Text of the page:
Saturday 1 May 2021

May Day

The first of May is always a celebrated day for birders (or at least, it is for me!). I like to get out and start the month off right!

This morning, somehow I slept through my alarm, but nevertheless, I was out and about in the neighbourhood by shortly after 7:00. The last couple days haven't been really conducive for migrants, but on my walk over, I heard a couple House Wrens, new arrivals, so my hopes were up. 

At the Northbrook Park/Wetland storm pond, I found a Solitary Sandpiper. I had heard one here the day prior, but it was nice to get a visual.

At one point I looked over and was shocked to see this staring back at me from the dried up wetland!

A Coyote! Although I have heard them on occasion in the neighbourhood, and commonly come across their scat, I very rarely actually see them (this is actually only my second time seeing one around here). It appeared to be quite mangey, and walked with a limp, so unfortunately I fear it was not well. 

It went and laid down on some phragmites, and was napping (I hope) when I passed by it again an hour later.

As for birds, the Blue Jays were moving, and I counted well over one hundred. 

A Brown Thrasher was making the rounds as well.

There wasn't really much else in the way of migrants other than a Blue-headed Vireo, my first this year. Not a single warbler at this location! 

My next stop at the north wetland yielded the warblers, and I found Yellow, Yellow-rumped, and Palm. There were several Tree Swallows around, including this one, which was collecting nesting material off the path. There is a pair building a nest in a snag—will keep an eye on it for the breeding bird atlas. 

Speaking of breeding birds, there was a House Finch sitting on the nest I spotted a few days back, and I saw my first brood of Mallard ducklings of the spring!

There was a small movement of Broad-winged Hawks, and I saw four go over.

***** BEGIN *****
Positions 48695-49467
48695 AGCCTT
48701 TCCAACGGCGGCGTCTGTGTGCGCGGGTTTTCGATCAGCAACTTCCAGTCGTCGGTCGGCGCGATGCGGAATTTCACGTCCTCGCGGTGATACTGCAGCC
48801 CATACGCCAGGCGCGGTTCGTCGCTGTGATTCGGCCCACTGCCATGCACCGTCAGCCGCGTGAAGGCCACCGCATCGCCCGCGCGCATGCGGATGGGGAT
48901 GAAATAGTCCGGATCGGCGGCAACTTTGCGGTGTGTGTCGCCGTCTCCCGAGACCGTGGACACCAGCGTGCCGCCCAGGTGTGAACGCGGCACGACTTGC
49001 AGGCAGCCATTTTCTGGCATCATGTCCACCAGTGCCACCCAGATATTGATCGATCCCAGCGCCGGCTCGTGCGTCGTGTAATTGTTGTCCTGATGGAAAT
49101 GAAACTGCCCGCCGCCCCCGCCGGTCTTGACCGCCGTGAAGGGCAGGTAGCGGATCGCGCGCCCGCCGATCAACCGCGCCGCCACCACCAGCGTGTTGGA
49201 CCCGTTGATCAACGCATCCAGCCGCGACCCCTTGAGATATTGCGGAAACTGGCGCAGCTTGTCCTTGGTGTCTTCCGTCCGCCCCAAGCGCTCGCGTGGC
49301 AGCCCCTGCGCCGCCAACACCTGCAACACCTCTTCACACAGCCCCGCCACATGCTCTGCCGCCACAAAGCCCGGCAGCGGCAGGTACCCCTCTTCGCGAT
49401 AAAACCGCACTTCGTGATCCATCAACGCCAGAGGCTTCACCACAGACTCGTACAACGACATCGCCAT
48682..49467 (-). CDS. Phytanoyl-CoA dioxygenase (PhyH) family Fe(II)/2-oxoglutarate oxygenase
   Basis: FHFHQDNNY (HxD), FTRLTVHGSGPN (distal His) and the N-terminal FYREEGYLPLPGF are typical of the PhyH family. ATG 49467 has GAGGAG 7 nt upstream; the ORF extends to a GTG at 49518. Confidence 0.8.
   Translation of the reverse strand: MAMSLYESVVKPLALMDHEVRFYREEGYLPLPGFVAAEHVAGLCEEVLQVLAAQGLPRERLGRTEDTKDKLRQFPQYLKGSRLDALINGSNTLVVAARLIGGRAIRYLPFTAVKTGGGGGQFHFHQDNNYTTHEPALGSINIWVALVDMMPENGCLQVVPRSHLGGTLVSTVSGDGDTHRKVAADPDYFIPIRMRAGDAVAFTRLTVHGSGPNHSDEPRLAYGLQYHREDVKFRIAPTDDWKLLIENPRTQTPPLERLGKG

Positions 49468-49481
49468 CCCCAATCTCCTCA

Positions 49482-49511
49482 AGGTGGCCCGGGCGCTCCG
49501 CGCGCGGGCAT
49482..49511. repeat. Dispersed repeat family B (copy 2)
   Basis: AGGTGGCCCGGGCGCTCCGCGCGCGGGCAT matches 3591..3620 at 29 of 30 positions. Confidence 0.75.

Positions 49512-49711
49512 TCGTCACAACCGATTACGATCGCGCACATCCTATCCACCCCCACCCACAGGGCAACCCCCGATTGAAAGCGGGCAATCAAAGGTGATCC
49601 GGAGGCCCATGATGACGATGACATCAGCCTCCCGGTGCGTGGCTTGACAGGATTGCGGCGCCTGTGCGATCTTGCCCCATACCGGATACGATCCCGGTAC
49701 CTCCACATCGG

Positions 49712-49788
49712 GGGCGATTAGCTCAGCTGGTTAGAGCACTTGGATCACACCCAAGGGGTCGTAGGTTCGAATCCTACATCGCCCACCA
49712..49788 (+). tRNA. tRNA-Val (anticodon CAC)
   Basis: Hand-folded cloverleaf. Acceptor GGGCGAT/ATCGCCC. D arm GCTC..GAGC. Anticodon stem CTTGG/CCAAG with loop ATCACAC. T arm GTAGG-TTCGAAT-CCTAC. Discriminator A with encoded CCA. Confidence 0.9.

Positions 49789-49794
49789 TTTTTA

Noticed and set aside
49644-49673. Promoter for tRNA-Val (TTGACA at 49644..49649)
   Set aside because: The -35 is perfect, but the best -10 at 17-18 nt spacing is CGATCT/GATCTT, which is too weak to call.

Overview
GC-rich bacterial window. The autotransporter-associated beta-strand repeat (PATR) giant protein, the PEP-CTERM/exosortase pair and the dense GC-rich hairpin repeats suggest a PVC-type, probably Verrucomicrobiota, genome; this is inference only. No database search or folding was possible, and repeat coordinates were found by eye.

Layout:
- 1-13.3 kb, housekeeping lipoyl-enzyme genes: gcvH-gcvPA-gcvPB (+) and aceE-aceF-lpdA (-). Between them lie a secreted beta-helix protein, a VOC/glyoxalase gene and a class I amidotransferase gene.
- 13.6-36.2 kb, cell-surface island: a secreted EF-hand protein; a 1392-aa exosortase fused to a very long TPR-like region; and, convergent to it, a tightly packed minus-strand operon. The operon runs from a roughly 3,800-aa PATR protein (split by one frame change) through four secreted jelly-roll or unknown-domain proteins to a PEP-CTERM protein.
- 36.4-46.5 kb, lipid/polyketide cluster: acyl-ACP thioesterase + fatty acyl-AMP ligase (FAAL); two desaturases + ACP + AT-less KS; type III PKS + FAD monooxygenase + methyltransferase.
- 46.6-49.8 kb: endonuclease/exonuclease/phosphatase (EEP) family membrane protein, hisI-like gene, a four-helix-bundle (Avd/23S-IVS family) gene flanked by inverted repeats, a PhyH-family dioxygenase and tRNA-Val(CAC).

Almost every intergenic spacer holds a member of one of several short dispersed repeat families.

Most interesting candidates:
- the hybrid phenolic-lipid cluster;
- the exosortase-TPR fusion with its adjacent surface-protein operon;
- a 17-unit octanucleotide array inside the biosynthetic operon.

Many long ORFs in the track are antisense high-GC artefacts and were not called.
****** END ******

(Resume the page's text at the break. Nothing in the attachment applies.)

Next up was to check the Uplands Trail. I flushed a Wilson's Snipe while walking through the field, probably the most interesting thing there. There was also a Pine Warbler singing.

I got distracted by the sedges. I saw my first "getting there" Graceful Sedge (Carex gracillima) of the year. The perigynia (fruits) on this species are short and plump without a "beak". 

The terminal spikelets of this species are also what we call "gynecandrous", meaning that there are female flowers above the male flowers. You can kind of see that here (although it may not be super obvious if you don't know what you're looking for!). The gynecandrous tendency of Graceful Sedge is a distinguishing feature, separating it from most of the other similar species in Carex sect. Hymenlochaenae (this is a trait only shared by C. prasina, C. davisii, and C. formosa, all of which are not commonly encountered in Ontario).

Pennsylvania Sedge (Carex pensylvanica) is a species I have portrayed on this blog before. It's colony forming habits make it a pretty distinctive and easy to identify species once you are familiar with it. 

Another species I saw was Fibrous-rooted Sedge (Carex communis). This can appear similar to Pennsylvania Sedge, although it is more clump forming and not colonial. The leaves are also wider, and the bracts (specialized leaf below the flowering part) are longer.

 A feature I don't see discussed too much is that the bract sheath has reddish margins were it meets the culm (sort of like the 'stem' in grasses and sedges). I believe that is is fairly diagnostic of Fibrous-rooted Sedge, at least in species that it looks similar to (Carex sect. Acrocystis). 

I'll finish off with this Mayapple (Podophyllum peltatum) with a "leaf necklace".

It was a great way to kick off May, and things can only look up from here!

No comments:

Post a Comment